Friday, my co-worker/naturalist, Kristen Marshall Mattson and I led a nature journaling workshop for members of Spring Island.  What a great way to start the day!   Walking through the woods, examining plants, sketching our finds, adding details, learning new things both art and nature related.  YUM! None of us wanted it to end :)

Did you know.....
White flowers are pollinated by moths? (the flowers show up better at night)
The purple flowers of wild ginger is pollinated by beetles?
That a hollow tree can still live and thrive as long as the outer 'living shell' is not compromised?

Monday, March 3, 2014

Couldn't Resist

It was a lovely day in the neighborhood.  Spring bursting everywhere. Our golf course was filled with players.

I took a bike ride, it's basket filled with journaling supplies.  What would I come upon that I would just have to paint?

Along the way I found a house under construction.  I love walking through new construction.  This one drew me in as the view from the back looks over the 17th tee box and the marsh beyond. 

I toured the house. The view from what seems to be the sun room...... well, let's just say it was speaking way to loudly for me to ignore :)
It was hard to choose between this view and the one from the second floor that looks out over the same scene.  Hmmmm.  Will I trespass again?   Perhaps the owner will be more understanding if I gift them a sketch :)

Sunday, March 2, 2014

Magnolia and Pines

A week ago we treated ourselves to a visit to Sea Pines Plantation on Hilton Head Island, SC.  Sea Pines is the oldest plantation on the island and the dream child of Charles Fraser.  There are three public golf courses and two private.  Of the three public courses, the most famed is Harbour Town Golf Links where the PGA's RBC Heritage Golf Tournament is played in April.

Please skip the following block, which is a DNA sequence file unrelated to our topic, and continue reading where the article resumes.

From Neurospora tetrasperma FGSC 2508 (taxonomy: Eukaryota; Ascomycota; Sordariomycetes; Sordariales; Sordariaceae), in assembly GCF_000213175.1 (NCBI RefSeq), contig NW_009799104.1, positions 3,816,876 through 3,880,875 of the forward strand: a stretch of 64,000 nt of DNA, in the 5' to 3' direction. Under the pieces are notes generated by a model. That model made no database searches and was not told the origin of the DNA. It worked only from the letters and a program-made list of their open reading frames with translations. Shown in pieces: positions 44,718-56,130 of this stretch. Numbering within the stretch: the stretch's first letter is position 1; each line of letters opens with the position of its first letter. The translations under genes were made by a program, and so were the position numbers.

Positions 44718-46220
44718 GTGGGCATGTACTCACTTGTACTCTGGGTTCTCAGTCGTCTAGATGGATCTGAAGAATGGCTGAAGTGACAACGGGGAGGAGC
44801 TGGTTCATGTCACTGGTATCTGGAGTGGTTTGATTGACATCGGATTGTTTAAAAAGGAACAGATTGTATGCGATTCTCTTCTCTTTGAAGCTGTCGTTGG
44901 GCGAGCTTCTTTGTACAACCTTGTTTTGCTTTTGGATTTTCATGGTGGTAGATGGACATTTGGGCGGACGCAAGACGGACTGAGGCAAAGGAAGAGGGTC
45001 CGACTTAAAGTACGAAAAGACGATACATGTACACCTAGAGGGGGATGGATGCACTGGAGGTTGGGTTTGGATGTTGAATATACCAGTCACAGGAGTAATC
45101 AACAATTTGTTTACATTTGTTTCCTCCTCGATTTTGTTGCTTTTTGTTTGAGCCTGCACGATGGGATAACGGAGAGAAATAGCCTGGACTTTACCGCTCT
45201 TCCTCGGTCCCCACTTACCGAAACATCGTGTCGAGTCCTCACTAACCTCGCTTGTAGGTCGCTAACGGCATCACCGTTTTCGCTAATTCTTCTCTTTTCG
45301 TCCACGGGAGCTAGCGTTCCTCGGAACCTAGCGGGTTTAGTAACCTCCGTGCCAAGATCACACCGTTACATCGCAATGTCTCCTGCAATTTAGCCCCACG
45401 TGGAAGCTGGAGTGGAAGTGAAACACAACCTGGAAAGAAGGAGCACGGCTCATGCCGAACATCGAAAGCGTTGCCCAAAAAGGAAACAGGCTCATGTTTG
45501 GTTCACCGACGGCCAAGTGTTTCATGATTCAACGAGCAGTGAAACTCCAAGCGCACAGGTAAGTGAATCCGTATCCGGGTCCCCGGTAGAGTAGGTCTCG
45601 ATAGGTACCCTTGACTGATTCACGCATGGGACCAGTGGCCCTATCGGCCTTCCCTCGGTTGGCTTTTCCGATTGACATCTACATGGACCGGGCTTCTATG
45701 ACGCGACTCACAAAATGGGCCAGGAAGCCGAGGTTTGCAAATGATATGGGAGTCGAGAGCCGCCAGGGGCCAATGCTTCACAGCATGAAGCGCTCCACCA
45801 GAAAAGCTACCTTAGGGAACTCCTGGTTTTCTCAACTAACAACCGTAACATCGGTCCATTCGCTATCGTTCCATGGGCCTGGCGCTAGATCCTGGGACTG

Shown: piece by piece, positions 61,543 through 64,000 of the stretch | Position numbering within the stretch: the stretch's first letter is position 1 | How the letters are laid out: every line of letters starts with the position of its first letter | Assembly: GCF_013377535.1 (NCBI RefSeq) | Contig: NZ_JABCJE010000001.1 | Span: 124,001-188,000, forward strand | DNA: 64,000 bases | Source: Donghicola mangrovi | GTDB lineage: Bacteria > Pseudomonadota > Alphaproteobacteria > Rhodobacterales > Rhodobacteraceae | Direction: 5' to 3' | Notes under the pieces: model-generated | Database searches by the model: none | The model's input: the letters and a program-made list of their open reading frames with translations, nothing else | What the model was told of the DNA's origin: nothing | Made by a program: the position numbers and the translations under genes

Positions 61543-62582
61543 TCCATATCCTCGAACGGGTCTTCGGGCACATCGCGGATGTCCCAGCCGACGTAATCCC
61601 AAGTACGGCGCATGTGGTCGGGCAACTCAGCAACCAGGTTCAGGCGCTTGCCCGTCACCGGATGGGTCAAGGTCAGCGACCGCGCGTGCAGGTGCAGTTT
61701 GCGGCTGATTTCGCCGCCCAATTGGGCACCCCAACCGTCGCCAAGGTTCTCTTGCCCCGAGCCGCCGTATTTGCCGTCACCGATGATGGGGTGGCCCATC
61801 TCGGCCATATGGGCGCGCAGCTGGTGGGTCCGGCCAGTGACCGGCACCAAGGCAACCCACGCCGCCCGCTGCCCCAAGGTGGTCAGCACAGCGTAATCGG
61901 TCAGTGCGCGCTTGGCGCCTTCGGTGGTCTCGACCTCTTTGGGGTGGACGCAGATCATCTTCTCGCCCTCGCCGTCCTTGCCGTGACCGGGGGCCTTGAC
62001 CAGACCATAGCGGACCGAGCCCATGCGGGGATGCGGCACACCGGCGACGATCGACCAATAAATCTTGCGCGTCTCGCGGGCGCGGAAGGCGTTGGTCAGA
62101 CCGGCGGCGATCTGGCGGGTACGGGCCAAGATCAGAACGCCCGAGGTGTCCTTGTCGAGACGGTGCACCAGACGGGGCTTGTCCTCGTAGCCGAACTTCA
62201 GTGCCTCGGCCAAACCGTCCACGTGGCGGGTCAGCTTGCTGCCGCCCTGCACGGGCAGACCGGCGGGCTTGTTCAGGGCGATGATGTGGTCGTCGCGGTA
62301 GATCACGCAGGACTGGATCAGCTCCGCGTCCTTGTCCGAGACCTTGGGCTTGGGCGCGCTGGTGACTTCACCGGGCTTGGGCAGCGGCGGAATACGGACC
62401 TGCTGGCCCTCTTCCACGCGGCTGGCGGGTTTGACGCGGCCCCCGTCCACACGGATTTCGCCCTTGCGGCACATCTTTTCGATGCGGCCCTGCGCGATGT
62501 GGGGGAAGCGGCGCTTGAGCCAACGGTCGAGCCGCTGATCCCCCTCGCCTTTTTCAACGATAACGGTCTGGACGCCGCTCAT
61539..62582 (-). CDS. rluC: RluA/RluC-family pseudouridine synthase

The club house for the two adjoining public courses; The Marsh Course at Sea Pines and Heron Point, is in the process of rebuilding. They recently reopened the practice facility so we thought it would be a great Sunday excursion to check it out.  Rob brought his clubs - I, my trusty rolling art studio.... my bike; "Blue". The bike trails in Sea Pines are wonderful, and this at this time of year, uncrowded.

I had no painting destination in mind.  I just headed off on the trail that runs between the courses to gather my inspiration. That's when I came upon this lovely, eye-level magnolia branch right beside the bike path.  I viewed the possibilities, then rode on.  It called me back.

My Stillman and Birn Alpha Journal propped nicely on the bike's basket.  I clipped my Expeditionary Art Pocket Palette  to the journal and started painting - no sketching with pencil first, I just wanted to feel and capture the end of the limb with paint. I laid in shapes lightly with paint.
And, this is where Mother Nature decided to rain on our parade.  It started to sprinkle, I checked the radar on my phone and decided I'd better pack it in and took a reference photo.

Back to the practice range I went.  Of course the sprinkles let up.... so I laid in more color while Rob finished hitting golf balls on the range.  I also practiced fast sketching, trying to capture Rob's different positions.

Once home, I finished the third set of leaves.  Today, Saturday, I was able to add the formal title.

The colors in my palette are M.Graham waterolors that include warm and cool primaries plus sap green, nickel azo yellow and quin. rust.

Warm:  naphthol red, ultramarine blue and azo yellow.  Cool: quin. rose,  anthra. blue and hansa yellow



Wednesday, February 19, 2014

A Little Different Nature

Had the good fortune to take a portrait sketching workshop with Miriam Durkin this week.  





















I've not worked with charcoal in over 30 years, nor have I spent time sketching portraits in the classical style during this time.  Miriam has a great way of teaching.  I'm pleased with my first efforts done Monday.

On Tuesday, I started working on a more challenging pose.  I called it quits at lunch - think I used all my energy and enthusiasm up on the first portrait.  Bring on the paint.  Tired of charcoal.

This is all part of my challenge to sketch more people in 2014.